Reflection for the 5th Sunday of Lent (Cycle A)
The raising of Lazarus of Bethany will always be a metaphor for us in this season of Lent, for just as Lazarus was raised from an untimely physical death to a new physical life, then we are through the power of the Spirit of the resurrection, also being raised from a spiritual death entrapped in the darkness of sin, to a new spiritual life crowned by conversion and faithful holiness.
Today’s Gospel reading gives us the poignant tale of a loved one who fell ill and died. Just as we are normally distressed at the sudden twists of fate in people we know, as their bodies pass from a state of health and growth to a state of deterioration and demise, so are we typically saddened when their souls are overwhelmed with temptation, and fall from a state of maturity and grace to a state of sin and corruption.
The prophets of our times, carrying the disturbing call for repentance, are warning us, “those walking according to the flesh cannot please God.” They insist for our sake, “our existence is not in the flesh, but in the spirit”. We are consoled however, that we will be delivered from the “tombs” in which we were entrapped by our folly with the “flesh”, by the God who gives us his Spirit so we may live, “I am going to open your tombs; I shall bring you out of your tombs, my people; and lead you back to the land of Israel. You will know that I am God … when I put my spirit in you, and you live.” Though “the body is branded by death, as a consequence of sin”, the Spirit “who dwells within us” will “give life to our mortal bodies.”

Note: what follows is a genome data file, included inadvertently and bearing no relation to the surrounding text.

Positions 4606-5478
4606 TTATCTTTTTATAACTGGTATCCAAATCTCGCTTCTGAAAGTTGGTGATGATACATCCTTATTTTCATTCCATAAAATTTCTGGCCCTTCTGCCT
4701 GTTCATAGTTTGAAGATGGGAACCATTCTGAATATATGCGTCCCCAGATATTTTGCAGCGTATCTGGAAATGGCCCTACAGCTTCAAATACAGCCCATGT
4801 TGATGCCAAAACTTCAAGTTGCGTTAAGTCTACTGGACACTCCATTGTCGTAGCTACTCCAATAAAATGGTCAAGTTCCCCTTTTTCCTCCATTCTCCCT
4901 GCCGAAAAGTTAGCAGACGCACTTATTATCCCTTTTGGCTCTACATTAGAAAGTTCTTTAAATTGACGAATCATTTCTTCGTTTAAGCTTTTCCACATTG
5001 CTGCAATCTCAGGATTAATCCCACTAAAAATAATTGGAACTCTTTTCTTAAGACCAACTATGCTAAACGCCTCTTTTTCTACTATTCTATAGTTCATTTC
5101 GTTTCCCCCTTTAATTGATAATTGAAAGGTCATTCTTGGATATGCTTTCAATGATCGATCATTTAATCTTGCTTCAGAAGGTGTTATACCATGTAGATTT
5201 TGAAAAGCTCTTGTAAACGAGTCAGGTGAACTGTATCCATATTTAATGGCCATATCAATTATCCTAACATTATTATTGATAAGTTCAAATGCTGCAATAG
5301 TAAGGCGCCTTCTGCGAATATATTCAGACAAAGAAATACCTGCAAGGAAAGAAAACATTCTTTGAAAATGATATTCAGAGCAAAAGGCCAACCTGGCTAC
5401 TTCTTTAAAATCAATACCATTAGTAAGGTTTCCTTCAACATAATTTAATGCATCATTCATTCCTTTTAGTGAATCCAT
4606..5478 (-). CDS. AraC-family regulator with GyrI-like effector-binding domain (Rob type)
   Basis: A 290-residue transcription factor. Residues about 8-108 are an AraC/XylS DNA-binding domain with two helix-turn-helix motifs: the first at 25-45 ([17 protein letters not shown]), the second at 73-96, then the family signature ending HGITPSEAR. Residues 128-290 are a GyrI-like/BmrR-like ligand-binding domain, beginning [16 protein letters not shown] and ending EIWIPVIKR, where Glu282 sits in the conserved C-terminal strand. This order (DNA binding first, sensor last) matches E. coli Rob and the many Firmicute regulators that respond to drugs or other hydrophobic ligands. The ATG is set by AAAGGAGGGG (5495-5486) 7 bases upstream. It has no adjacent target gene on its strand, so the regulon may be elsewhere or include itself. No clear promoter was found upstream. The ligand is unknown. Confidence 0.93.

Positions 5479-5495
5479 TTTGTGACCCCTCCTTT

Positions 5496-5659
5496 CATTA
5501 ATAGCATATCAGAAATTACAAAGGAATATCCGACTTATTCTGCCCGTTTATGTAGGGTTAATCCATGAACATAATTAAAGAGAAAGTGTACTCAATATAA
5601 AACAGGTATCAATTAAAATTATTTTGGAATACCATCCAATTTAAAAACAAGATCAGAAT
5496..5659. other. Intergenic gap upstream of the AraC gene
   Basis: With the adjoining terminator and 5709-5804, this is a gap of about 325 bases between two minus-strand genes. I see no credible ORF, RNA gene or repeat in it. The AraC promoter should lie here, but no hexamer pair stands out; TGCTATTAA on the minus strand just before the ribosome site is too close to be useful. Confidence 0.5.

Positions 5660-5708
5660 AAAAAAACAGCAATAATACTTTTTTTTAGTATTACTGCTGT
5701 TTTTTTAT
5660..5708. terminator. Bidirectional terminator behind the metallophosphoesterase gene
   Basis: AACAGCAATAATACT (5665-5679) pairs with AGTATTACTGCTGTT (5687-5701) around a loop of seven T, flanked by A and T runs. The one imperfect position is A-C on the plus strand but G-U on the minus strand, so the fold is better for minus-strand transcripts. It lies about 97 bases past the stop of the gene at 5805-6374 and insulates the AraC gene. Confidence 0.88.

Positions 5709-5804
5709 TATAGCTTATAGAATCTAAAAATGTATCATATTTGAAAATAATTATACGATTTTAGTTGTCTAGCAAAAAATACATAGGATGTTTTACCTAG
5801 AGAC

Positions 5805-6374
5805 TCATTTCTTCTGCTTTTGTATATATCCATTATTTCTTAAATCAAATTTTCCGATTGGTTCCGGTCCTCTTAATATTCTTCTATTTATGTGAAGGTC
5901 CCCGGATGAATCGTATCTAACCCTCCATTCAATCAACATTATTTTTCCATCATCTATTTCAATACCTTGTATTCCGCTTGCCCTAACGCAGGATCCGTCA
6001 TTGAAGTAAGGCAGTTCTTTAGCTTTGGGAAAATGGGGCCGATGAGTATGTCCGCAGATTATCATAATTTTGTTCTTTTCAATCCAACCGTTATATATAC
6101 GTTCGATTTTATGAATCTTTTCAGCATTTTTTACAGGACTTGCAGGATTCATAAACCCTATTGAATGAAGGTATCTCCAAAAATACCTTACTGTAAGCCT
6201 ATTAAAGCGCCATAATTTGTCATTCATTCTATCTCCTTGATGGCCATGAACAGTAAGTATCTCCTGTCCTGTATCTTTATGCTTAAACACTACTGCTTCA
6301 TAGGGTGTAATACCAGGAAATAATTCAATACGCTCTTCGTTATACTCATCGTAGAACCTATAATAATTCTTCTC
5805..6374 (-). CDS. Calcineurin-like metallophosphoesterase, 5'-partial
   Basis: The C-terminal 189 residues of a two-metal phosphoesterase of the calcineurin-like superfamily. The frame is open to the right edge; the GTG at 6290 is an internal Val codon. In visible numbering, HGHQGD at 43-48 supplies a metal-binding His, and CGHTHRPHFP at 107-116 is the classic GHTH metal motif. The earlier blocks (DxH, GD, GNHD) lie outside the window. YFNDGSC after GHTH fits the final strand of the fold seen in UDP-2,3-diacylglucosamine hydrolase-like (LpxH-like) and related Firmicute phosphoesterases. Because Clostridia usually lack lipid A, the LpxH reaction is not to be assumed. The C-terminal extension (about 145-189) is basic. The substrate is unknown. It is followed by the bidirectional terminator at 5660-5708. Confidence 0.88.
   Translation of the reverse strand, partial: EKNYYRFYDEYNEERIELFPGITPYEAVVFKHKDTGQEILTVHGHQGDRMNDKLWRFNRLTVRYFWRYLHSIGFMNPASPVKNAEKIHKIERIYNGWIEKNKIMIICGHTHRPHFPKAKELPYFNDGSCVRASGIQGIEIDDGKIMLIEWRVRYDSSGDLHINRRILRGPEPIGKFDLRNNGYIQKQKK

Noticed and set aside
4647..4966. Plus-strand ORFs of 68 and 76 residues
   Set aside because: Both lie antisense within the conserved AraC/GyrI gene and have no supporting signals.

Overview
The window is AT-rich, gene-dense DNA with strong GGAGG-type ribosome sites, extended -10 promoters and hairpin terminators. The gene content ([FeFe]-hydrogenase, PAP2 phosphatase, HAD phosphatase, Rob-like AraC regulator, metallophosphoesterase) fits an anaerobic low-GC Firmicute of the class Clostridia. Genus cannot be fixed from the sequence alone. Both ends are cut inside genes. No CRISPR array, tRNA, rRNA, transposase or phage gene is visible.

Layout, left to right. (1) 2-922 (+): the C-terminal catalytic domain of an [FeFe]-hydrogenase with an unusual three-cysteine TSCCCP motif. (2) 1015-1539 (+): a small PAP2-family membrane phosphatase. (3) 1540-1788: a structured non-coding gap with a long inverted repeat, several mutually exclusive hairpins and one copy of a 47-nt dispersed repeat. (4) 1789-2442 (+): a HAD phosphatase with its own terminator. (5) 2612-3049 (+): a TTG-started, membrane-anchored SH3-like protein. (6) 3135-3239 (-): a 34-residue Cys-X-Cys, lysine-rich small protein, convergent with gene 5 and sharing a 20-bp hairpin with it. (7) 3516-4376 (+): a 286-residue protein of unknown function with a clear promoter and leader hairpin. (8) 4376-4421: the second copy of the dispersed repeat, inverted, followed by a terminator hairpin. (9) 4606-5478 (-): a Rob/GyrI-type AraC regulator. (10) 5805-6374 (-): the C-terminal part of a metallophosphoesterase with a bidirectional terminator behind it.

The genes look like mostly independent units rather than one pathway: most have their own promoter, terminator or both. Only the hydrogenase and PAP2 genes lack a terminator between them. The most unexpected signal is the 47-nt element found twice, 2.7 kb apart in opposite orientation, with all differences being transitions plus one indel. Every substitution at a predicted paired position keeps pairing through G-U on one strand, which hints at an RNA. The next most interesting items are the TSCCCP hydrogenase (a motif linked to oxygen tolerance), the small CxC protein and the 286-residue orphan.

A liberation from darkness to light, from death to life, from sin to holiness, can never be possible without the Spirit.
Our compassionate Lord who was equally distressed and saddened by the sorrows he felt around him at the loss of his friend, boldly ventured to demonstrate that the power of this Spirit who can overcome spiritual death, can also overcome physical death: The Spirit can and will choose to operate beyond though always optimally within the regenerative cycles of nature and the cosmos, if and when necessary. He proclaims, “This illness will not end in death; rather it is for God’s glory.” Therefore, the Spirit can and will prevail over everything and anything that will distract us from himself, more particularly, oppressive social structures “for there is no light in them.” The Spirit can and will bestow upon us the conviction to be responsible for the kingdom of justice and peace, and the strength to make it happen. The Spirit is and will always be the key to our eternity.
As followers of the Christ, we must believe in him in whom the Spirit lives; and to do what he did, so this same Spirit may live in us, too. “I am the resurrection. Whoever believes in me, though he die, shall live. Whoever lives and believes in me will never die.” Doing our part and giving our share for a better world, are in turn, the key to the Spirit.
Brother Jess Matias is a professed brother of the Secular Franciscan Order. He serves as minister of the St. Pio of Pietrelcina Fraternity at St. Francis of Assisi Parish in Mandaluyong City, coordinator of the Padre Pio Prayer Groups of the Capuchins in the Philippines and prison counselor and catechist for the Bureau of Jail Management and Penology.